DC Comics v Unilever – Wonder-full!


11th April 2022

A recent judgment of the High Court considered the distinctiveness of word marks involving the WONDER WOMAN comic book character. The case was an appeal of a UKIPO decision involving an application for the mark WONDER MUM and an opposition, by DC Comics, based on its WONDER WOMAN trade mark.

DC Comics’ filed an opposition against Unilever’s application for the mark WONDER MUM but it was categorically rejected by the UKIPO hearing officer who found in favour of Unilever on all grounds (5(2)(b), 5(3) and 5(4)(a) of the TMA 1994).

The UKIPO decision was appealed to the High Court. As an appeal the High Court’s role was to review the decision of the UKIPO, not to re-hear the opposition entirely. Upon intricately examining the review decision, the High Court considered the findings relating to the distinctiveness of the words WONDER WOMAN and WONDER MUM and in the relevant classes of goods and services.

Whilst it was accepted that the marks coincided in the WONDER element it was nonetheless deemed that the marks were nonetheless only similar to a “low degree” and given the differences in the goods/services there was no likelihood of confusion.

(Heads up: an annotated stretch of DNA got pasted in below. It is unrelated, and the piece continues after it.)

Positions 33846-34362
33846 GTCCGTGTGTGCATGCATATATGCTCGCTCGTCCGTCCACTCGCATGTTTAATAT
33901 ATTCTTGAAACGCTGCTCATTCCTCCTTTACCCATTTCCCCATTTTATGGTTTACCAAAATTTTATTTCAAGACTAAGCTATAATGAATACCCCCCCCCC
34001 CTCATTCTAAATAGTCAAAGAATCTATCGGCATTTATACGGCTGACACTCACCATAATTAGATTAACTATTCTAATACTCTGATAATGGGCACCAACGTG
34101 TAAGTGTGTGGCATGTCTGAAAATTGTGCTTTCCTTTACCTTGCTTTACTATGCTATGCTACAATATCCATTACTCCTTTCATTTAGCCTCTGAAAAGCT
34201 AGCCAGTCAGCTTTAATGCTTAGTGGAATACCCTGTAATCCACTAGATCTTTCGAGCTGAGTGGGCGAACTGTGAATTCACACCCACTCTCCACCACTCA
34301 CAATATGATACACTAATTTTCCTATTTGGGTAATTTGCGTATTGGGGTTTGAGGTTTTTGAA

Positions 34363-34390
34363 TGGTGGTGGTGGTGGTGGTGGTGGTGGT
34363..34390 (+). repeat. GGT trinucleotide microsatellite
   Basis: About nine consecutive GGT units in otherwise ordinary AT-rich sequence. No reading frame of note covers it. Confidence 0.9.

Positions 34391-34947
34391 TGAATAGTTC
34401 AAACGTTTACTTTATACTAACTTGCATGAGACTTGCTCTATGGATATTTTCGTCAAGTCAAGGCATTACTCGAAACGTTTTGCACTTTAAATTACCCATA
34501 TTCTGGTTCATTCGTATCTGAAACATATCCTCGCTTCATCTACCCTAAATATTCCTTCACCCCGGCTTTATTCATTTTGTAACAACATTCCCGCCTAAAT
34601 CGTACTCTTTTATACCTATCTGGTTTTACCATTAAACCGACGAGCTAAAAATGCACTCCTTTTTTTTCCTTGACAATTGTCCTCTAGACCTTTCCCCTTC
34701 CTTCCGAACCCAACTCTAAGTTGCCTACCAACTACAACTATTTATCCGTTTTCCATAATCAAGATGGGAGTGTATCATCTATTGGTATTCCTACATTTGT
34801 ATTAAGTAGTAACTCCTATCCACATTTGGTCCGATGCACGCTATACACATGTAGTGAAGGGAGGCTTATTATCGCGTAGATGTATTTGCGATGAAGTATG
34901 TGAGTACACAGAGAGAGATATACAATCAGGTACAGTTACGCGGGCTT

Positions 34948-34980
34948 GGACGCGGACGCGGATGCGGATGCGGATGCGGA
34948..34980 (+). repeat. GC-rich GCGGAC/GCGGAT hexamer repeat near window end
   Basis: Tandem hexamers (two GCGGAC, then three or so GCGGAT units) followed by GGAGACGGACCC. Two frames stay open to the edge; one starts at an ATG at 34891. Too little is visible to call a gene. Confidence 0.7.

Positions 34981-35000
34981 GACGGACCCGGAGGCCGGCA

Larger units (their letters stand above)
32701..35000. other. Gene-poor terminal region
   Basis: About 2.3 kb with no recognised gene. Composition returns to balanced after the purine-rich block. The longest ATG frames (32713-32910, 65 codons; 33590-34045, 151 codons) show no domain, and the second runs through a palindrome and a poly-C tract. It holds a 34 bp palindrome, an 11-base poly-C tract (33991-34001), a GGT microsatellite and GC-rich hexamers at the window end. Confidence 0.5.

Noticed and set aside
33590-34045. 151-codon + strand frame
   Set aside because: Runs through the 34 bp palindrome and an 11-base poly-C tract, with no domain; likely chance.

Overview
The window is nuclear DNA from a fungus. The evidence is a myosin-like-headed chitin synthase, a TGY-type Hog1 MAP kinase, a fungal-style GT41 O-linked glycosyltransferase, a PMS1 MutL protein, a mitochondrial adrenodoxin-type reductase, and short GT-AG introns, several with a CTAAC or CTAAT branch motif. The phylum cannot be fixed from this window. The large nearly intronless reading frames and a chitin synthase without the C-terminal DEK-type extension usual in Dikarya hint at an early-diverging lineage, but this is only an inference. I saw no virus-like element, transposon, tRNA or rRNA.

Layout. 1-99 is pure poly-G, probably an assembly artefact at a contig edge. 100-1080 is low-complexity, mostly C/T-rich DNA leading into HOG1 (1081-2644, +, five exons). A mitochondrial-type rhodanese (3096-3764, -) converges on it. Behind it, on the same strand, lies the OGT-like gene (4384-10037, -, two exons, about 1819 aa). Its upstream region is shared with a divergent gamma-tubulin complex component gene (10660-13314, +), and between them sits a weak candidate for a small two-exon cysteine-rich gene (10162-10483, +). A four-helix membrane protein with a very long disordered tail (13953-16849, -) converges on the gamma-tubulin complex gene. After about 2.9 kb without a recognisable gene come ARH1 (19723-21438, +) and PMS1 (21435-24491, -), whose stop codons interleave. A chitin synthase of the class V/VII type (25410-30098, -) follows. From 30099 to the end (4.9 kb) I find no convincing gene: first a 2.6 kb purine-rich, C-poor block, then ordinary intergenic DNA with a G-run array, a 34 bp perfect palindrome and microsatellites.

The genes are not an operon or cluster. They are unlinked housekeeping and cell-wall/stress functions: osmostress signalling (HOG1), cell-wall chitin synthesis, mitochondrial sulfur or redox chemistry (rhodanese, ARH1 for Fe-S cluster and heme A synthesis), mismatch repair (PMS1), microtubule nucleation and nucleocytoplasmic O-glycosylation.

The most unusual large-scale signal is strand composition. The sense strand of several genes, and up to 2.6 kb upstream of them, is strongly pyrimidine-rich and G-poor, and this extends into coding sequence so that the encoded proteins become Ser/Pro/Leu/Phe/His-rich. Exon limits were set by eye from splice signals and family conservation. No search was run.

Moving to the 5(3) ground the Judge upheld the Hearing Officer’s decision on reputation, in particular that reputation of a trade mark is “cumulative” and taken from the perspective of the relevant customer, such that the majority of the relevant customers must be sufficiently “confused” by the similarities between the marks in order for there to be detriment to the reputation of the earlier mark.

The evidence of reputation in classes 9 & 41 was found to be “inconclusive” with consumer awareness of WONDER WOMAN being as a character from the movie (with the same name) rather than as a trade mark per se.

This decision is yet another case that shows that trade marks with seemingly similar (or even identical) elements may not result in confusion where they coincide only in non-distinctive elements. Particularly where the goods/services, and relevant customer bases, differ.

Read the judgment here.

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